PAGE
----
One of my favorite pastimes, at least in recent years, is walking. I'm sure some of you have seen me walking up and down the streets of Sidney as I make my way to the county courthouse, city hall, public schools and other stops as I "beat the bushes" for potential leads.
If I don't have to drive my truck, I don't. Which is probably why I always have the best parking space outside my apartment, come to think of it.
I even try to enter walking events when I can, such as the "Walk Across Texas" competition I had entered before moving to Nebraska. That competition challenged teams of eight to walk the length of the Lone Star State, or about 830 miles, during a two-month period.
My team, the "Jim Wells County Incredibles," finished in seventh place with 1,547 miles, with me personally accounting for 323 of those miles.
I would never describe myself as an athlete, but I do love participating in mild exercise, even if that means just walking or the occasional yoga stretching.
But that wasn't always the case. In fact, calling me "sedentary" would have been an understatement.
A Life of Leisure
From the day that I graduated from my hometown high school in Texas way back in 1999, I had let myself go. What was once a youthful, if slightly overweight, physique had digressed into a Jello-like substance, malleable to the touch.
The change was subtle, at least to my eyes. For a fifteen-year period I ate what I wanted when I wanted, did little in the way of exercise and ignored doctor's advice to take better care of myself.
For fifteen years, I was a slug. A well-fed slug, but a slug nonetheless.
Even when the doctor informed me in 2011 that I had developed Type 2 Diabetes, I did little to change the way I lived. I told myself, "Hey, I'm barely 30 years old. I have plenty of time before I need to start worrying."
In late 2014, I fell on some hard times. Things weren't going well for me, both personally and professionally, and I started thinking about the way I was living my life. But in spite of my best efforts, as well as facing an uncertain future, there were many things that were out of my hands and that I could not control.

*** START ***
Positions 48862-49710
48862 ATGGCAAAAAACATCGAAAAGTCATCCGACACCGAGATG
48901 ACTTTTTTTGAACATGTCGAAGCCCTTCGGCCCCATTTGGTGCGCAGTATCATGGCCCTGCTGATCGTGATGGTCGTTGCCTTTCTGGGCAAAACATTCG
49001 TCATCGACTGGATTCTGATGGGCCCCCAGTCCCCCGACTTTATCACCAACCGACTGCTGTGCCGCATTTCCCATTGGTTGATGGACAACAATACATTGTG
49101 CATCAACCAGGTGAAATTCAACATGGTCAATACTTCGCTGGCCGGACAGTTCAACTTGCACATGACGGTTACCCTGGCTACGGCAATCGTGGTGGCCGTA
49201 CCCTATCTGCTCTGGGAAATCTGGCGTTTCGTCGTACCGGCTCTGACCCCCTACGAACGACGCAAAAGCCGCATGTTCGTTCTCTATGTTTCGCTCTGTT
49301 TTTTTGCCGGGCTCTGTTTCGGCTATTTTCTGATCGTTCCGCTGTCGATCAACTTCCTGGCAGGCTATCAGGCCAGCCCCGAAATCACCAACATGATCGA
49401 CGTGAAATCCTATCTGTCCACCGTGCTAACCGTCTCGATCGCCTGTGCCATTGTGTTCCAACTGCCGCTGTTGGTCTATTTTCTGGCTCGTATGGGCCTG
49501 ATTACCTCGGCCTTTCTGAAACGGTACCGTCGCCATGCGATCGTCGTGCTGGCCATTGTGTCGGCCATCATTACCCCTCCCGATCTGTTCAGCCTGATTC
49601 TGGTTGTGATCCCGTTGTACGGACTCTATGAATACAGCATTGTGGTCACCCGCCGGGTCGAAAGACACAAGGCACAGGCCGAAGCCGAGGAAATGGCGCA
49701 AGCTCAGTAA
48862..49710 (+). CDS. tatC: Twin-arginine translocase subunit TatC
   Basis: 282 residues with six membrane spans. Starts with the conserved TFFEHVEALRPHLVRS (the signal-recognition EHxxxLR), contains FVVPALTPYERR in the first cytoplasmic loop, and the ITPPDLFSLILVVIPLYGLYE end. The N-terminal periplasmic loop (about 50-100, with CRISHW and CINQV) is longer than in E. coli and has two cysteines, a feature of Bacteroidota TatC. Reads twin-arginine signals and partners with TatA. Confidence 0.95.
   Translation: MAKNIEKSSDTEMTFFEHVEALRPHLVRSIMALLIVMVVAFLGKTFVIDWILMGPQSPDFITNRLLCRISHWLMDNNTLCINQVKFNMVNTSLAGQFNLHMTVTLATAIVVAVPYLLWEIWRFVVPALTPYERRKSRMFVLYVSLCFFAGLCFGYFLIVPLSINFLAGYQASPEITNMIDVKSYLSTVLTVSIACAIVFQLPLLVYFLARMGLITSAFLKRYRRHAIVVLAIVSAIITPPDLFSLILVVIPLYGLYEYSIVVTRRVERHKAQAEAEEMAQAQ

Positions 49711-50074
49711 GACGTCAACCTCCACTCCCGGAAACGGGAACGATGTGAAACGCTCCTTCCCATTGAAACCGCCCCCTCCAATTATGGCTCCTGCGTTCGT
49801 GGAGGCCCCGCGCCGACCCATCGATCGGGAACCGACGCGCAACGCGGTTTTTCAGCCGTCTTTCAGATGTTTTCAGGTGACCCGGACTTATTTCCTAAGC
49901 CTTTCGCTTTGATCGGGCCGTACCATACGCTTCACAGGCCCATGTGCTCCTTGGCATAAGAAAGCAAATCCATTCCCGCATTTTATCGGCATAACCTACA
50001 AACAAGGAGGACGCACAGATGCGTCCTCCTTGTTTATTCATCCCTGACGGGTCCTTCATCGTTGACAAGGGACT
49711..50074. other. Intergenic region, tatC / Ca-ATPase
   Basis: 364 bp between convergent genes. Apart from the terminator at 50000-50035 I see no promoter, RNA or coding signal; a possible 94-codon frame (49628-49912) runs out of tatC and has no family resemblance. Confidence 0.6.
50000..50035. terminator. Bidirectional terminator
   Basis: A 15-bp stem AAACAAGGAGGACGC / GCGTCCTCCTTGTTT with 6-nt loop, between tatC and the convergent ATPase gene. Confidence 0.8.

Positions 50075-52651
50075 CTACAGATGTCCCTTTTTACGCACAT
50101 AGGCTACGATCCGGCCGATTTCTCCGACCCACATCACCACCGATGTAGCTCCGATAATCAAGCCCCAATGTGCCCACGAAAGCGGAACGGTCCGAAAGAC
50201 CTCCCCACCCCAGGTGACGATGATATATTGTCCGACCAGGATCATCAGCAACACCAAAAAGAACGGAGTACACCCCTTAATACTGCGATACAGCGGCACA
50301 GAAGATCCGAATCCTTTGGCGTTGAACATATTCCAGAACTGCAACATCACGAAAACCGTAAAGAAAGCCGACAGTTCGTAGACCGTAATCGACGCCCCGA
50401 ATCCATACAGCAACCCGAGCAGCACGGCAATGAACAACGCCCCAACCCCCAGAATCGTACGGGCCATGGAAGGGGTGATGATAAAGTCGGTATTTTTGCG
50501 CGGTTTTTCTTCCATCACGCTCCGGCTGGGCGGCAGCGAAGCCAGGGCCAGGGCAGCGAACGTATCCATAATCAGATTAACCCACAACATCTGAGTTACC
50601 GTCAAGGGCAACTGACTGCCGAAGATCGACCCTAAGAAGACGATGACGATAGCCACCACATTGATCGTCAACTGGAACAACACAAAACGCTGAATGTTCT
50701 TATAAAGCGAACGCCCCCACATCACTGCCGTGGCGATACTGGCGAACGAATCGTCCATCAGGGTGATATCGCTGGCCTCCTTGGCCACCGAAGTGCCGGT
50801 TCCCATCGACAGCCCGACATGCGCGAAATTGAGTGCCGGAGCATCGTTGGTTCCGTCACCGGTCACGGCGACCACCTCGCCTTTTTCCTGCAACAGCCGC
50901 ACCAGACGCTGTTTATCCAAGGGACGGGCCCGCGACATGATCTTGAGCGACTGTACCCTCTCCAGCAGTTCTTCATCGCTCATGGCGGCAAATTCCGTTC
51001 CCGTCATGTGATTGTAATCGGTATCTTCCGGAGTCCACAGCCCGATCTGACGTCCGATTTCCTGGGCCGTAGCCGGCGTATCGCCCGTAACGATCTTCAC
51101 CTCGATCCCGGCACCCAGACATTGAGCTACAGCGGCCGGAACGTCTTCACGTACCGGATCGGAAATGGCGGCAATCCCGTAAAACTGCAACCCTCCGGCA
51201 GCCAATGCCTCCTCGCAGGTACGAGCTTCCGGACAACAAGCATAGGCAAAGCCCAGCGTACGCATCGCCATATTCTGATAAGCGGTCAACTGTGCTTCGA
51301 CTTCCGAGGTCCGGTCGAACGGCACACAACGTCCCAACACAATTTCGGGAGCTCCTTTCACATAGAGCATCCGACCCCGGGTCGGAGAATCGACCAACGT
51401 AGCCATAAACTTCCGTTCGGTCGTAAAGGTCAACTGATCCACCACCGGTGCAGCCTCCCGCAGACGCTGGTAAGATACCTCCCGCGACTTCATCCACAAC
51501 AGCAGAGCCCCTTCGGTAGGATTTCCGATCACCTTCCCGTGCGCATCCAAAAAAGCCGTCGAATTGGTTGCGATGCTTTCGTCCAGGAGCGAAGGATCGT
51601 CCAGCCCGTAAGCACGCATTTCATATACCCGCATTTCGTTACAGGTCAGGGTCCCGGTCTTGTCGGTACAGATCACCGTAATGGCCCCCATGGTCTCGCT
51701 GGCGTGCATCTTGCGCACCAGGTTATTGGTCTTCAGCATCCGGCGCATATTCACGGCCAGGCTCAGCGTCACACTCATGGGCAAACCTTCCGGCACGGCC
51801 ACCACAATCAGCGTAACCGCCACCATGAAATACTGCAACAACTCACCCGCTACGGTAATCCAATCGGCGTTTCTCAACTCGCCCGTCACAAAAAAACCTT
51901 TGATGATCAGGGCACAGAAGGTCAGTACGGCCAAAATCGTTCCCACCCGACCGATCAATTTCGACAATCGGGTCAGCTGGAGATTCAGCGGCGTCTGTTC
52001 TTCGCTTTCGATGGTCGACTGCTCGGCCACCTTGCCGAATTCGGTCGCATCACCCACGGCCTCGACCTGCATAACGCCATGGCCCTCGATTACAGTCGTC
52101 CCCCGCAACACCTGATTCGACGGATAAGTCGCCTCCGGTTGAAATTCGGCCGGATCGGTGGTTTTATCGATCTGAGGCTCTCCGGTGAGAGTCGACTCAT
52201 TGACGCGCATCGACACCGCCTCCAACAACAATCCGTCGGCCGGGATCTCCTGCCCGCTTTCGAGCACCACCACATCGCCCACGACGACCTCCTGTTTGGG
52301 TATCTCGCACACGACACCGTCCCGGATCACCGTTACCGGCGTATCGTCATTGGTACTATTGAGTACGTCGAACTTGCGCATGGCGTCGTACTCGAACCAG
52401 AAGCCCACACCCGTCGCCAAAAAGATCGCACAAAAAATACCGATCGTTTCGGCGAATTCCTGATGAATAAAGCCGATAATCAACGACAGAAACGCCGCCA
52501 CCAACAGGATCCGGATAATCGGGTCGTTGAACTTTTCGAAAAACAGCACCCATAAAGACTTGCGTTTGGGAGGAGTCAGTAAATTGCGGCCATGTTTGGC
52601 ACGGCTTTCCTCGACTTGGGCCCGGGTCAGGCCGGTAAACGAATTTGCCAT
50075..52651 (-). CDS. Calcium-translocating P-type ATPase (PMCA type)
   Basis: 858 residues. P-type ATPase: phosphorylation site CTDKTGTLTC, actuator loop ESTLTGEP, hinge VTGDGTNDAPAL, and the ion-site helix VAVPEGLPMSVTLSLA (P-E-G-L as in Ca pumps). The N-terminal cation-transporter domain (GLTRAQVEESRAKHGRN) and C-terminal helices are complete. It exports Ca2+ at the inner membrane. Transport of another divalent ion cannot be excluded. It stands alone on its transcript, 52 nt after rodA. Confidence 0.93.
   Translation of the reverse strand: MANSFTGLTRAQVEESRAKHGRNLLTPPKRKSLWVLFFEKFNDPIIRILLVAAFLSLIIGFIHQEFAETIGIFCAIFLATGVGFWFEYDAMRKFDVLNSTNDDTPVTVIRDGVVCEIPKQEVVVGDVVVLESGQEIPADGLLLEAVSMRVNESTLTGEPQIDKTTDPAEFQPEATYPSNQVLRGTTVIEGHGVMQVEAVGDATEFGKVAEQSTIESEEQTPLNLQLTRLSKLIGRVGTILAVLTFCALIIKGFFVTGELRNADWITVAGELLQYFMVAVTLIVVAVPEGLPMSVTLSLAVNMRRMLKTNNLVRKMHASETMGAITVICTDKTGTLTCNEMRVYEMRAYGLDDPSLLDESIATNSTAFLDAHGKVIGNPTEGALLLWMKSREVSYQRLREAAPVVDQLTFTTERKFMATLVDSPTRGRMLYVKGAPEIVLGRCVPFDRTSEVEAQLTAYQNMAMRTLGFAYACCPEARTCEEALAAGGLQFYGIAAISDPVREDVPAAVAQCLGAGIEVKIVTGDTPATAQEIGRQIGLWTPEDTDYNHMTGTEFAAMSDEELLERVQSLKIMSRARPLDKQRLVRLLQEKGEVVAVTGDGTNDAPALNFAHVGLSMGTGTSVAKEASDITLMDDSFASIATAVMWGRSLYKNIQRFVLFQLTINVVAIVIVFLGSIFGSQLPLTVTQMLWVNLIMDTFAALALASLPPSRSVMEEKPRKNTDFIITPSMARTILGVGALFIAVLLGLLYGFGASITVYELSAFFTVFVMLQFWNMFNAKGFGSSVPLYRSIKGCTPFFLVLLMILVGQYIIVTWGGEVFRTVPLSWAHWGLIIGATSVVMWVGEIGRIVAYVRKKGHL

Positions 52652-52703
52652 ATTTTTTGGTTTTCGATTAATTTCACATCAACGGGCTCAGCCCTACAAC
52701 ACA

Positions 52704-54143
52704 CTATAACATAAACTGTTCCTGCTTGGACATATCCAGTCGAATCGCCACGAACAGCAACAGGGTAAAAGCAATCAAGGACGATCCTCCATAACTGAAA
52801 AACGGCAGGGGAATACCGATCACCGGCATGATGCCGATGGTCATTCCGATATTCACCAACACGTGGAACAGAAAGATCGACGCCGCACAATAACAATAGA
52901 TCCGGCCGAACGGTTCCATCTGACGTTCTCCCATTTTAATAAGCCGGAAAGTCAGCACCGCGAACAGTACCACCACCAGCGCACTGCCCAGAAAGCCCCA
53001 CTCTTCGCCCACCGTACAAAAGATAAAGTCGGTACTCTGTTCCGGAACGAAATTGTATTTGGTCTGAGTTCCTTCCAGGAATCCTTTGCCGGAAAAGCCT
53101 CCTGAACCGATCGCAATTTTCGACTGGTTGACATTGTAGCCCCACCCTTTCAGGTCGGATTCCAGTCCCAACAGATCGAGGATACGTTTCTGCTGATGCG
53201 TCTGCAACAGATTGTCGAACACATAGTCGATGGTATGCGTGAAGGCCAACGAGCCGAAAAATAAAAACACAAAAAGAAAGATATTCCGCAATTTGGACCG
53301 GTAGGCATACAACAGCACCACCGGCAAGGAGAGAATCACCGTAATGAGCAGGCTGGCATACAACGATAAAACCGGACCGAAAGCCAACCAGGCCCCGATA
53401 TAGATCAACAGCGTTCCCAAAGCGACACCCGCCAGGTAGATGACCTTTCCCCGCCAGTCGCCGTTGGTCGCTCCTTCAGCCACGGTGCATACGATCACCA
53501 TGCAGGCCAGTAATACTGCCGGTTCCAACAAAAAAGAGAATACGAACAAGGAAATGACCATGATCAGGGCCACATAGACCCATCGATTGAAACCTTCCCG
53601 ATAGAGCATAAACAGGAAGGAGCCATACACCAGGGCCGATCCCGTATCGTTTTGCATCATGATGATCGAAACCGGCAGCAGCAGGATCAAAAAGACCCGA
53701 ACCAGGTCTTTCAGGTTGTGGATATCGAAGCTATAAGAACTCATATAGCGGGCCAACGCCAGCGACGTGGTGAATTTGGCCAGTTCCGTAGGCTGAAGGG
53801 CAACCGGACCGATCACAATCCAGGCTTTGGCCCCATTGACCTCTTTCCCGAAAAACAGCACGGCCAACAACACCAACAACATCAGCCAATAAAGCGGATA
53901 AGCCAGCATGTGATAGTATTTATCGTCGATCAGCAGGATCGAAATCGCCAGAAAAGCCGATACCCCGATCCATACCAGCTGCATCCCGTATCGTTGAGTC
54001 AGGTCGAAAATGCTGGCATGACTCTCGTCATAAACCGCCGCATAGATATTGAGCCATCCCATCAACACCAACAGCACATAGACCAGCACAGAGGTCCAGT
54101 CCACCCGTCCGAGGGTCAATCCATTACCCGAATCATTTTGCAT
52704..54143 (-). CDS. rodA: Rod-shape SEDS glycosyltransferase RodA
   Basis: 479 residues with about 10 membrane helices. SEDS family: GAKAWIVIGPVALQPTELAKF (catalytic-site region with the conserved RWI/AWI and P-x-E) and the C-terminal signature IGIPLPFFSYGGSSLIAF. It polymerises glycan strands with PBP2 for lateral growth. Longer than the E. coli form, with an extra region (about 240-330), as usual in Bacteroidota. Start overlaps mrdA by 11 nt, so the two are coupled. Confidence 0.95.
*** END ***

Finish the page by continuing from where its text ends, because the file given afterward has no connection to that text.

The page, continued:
However, my physical health was something I could control. I just needed to make the effort.
Put the Cookie Down
I figured that taking care of my diabetes was a smart first step, so I began removing unnecessary sugars from my diet. I stopped buying cookies, candies and other sweets, and transitioned from regular sodas to the diet variety.
I switched one meal per day, usually lunch, to a salad, and cut the portion sizes down on my other meals. In those initial weeks, I would constantly think about food, and how I wasn't eating as much.
To put it mildly, I was hungry. Always, and often.
For motivation, I bought myself a small scale. I remember the first time I stepped on it and saw the number "258" staring back at me.
"Could be worse," I thought. "It's not '260.'"
It was after dinner that night. That was the clincher.
I continued to refine my diet, using information I learned in diabetes classes through the local extension office that taught me the basics in reading labels and identifying hidden sugars.
That was also when I began walking, trying to do at least a couple of miles every day. It was difficult at first, but I found that I always felt better afterwards.
By the end of 2014, I was down to 220 lbs. and set two goals for myself for the new year. First, I wanted to get under 200 lbs. before June. Then, by the end of the year, I aimed to be back to my old high school weight of 180 lbs.
Ahead of the Curve
For the first couple of months of 2015, I continued to refine my diet. I was no longer thinking about food all of the time. I found that allowing myself the occasional "cheat meal" kept me from seeing my diet as a burden.
I also increased the distance that I was walking, and was soon averaging about five miles a day. It surprised me how much I began to enjoy my walks, especially when I pushed myself enough to break a sweat.
By early March, I was already at my first goal of 200 lbs., and by the end of May, not even halfway through the year, I was at 175 lbs.
I was at a crossroads now. In five months, I had already hit both of my fitness goals and started to worry that I would soon abandon my diet. I needed to set a new goal for myself.
I never expected what that next goal would be, however. One that surprised not only myself, but also friends, family and even complete strangers.
The summer of 2015 soon became my summer of yoga.
In my next column, I will explain the circumstances that led to this unexpected venture, as well as how my first yoga session went.